The wedding of Pryanka Chopra and Nick Jonas was a two-day affair estimated to cost $584,000.
In the 1960s, when Jack and I got married, most brides and grooms were in their 20s. They went directly from their parents’ home to the proverbial honeymoon cottage.
So, the virginal white gown made sense (at least in theory). Marching down the aisle with a parent “who giveth this bride” seemed symbolically appropriate, if not altogether PC. And gifting the young couple with household goods was a matter of necessity.
Today’s bride and groom are at least a decade older, have been living together for a while and already have a kitchen full of dishes, utensils and gadgets.
As for the virginal thing? Give me a break.
So why is it that weddings have become more elaborate, not less?
Sure, some brides in the 60s did have expensive hotel weddings with sit-down dinners and dancing to live orchestras, but there were also church basement receptions with home-made sandwiches, fruit punch and wedding cake.
We never heard of destination weddings, wedding websites, videographers, wedding hashtags and bachelorette parties. The notion of a bride having one dress for the ceremony and a second for the reception was inconceivable. Rehearsals didn’t always include dinner, and few people hired a professional event planner to coordinate the details.
Needless to say, the tab for the average 1960s wedding didn’t approach the current estimated $44,000.
The disconnect is even more perplexing when you consider the divorce rate. Today’s newlyweds have a 50% chance of divorcing, compared to the 60s, when only 24% of marriages ended in divorce.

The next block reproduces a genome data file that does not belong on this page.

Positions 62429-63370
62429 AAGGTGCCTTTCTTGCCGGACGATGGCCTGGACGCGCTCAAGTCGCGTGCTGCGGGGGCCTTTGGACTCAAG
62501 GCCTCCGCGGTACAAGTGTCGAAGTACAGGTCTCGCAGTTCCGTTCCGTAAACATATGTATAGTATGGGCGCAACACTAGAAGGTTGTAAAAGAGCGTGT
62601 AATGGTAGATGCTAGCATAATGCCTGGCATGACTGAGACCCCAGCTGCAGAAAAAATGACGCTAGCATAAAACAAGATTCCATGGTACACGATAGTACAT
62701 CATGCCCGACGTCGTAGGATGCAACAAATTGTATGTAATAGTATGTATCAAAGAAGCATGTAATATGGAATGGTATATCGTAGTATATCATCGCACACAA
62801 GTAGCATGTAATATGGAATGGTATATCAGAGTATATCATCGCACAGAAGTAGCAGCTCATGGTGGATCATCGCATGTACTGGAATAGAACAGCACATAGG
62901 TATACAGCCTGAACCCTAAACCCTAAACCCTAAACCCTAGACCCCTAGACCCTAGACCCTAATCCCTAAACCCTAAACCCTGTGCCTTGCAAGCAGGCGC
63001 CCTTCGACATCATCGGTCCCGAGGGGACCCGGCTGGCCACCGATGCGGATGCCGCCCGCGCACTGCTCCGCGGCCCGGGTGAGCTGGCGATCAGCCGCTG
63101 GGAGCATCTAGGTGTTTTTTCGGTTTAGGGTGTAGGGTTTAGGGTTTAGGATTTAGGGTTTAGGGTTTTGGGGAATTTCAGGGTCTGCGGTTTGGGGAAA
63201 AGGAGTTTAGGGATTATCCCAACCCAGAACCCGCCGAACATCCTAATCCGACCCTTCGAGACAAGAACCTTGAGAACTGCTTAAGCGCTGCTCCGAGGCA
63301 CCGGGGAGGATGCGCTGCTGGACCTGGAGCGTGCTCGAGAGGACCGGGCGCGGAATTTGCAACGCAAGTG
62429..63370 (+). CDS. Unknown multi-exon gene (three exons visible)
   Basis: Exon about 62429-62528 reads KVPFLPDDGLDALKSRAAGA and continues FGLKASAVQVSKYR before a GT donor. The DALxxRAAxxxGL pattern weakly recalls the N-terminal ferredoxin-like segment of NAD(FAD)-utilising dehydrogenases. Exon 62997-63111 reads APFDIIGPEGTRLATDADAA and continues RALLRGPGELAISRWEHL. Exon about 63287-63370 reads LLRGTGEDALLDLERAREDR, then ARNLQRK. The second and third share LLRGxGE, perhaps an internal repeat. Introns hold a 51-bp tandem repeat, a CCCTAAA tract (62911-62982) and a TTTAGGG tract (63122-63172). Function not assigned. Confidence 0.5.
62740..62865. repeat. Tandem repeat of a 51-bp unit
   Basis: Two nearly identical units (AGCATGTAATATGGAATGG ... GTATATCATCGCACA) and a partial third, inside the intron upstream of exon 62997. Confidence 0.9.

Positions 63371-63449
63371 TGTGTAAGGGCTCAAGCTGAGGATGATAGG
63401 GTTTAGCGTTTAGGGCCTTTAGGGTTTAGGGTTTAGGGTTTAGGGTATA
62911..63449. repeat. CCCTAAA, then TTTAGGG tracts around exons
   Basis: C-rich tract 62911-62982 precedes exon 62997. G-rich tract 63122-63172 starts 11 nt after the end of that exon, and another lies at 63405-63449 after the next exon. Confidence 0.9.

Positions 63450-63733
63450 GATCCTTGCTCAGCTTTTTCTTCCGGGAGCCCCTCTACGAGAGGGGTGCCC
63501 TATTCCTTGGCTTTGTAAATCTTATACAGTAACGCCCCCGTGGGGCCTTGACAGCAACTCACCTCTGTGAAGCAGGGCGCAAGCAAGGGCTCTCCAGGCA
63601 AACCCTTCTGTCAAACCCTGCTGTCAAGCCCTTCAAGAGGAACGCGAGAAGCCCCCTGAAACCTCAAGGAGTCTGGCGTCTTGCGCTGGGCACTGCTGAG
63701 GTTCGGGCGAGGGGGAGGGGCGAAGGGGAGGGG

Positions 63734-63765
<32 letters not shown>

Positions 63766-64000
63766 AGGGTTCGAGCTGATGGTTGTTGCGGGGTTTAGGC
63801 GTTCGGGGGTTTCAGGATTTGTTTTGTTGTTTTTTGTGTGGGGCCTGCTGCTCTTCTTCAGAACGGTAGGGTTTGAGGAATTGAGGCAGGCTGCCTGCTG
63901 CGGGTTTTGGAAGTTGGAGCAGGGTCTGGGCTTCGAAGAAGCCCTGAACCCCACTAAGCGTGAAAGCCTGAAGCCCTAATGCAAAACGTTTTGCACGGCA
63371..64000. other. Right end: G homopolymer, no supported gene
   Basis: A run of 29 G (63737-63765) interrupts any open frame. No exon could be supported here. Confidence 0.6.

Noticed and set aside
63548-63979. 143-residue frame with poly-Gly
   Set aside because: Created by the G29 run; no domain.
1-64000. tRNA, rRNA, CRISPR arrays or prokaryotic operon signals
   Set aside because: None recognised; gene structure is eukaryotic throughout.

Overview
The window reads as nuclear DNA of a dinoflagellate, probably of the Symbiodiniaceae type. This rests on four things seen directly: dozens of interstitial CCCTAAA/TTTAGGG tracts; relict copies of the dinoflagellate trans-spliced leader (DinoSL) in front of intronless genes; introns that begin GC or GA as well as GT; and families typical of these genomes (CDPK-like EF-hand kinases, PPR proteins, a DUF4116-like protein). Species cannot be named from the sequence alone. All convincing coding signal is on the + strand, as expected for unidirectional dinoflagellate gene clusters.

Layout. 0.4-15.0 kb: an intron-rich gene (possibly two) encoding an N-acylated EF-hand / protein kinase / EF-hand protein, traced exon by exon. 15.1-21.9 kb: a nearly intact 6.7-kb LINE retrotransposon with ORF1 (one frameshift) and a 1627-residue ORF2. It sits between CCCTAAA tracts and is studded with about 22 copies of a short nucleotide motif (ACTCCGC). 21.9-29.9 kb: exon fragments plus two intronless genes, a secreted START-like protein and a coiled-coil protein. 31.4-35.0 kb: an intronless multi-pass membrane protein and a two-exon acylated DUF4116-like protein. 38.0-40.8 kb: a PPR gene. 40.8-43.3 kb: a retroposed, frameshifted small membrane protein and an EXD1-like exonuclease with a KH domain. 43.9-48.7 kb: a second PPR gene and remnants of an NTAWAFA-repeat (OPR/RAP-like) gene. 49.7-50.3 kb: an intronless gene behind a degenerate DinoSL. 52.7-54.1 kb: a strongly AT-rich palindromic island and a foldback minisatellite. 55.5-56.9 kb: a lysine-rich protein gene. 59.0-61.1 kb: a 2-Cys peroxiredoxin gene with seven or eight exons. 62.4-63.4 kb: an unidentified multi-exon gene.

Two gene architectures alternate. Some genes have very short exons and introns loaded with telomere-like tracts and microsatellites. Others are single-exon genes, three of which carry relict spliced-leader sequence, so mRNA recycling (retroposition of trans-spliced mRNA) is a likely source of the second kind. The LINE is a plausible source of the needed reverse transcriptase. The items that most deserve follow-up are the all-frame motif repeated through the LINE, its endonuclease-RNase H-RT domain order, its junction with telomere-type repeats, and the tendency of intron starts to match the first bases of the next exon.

So, here’s the current dichotomy: you have couples pushing 40, spending the equivalent of a down payment on a $400,000 home for a one-time event that has a 50/50 chance of working out. The question is, “why?”
I chose to blame it on Walt Disney and his successors with their never-ending stream of princesses. Admittedly, the newer Disney heroines are just as strong and brave as their male counterparts, but the stories still end in a fairy tale wedding, followed by a life of happily ever after.
Today’s brides grew up on these stories and have been picturing themselves as Cinderella, Ariel, Mulan, Snow White, Rapunzel, Tiana, Jasmine, Belle or Elsa since childhood.
This fixation has spawned such phenomenon Disney Weddings that can be arranged at either the Orlando or Anaheim theme parks, Fairly Tale Weddings in Las Vegas chapels complete with a fairy tale coach and footmen and the marketing of elaborate bridal ware as princess gowns.
Frankly, given today’s socio-economic environment, it might make more sense to put on a clean pair of jeans, invite a few close friends and go out for pizza and beer afterwards.
That way, if it doesn’t work out, at least you won’t have mortgaged your entire future.
Am I right? Or am I right? Comment here.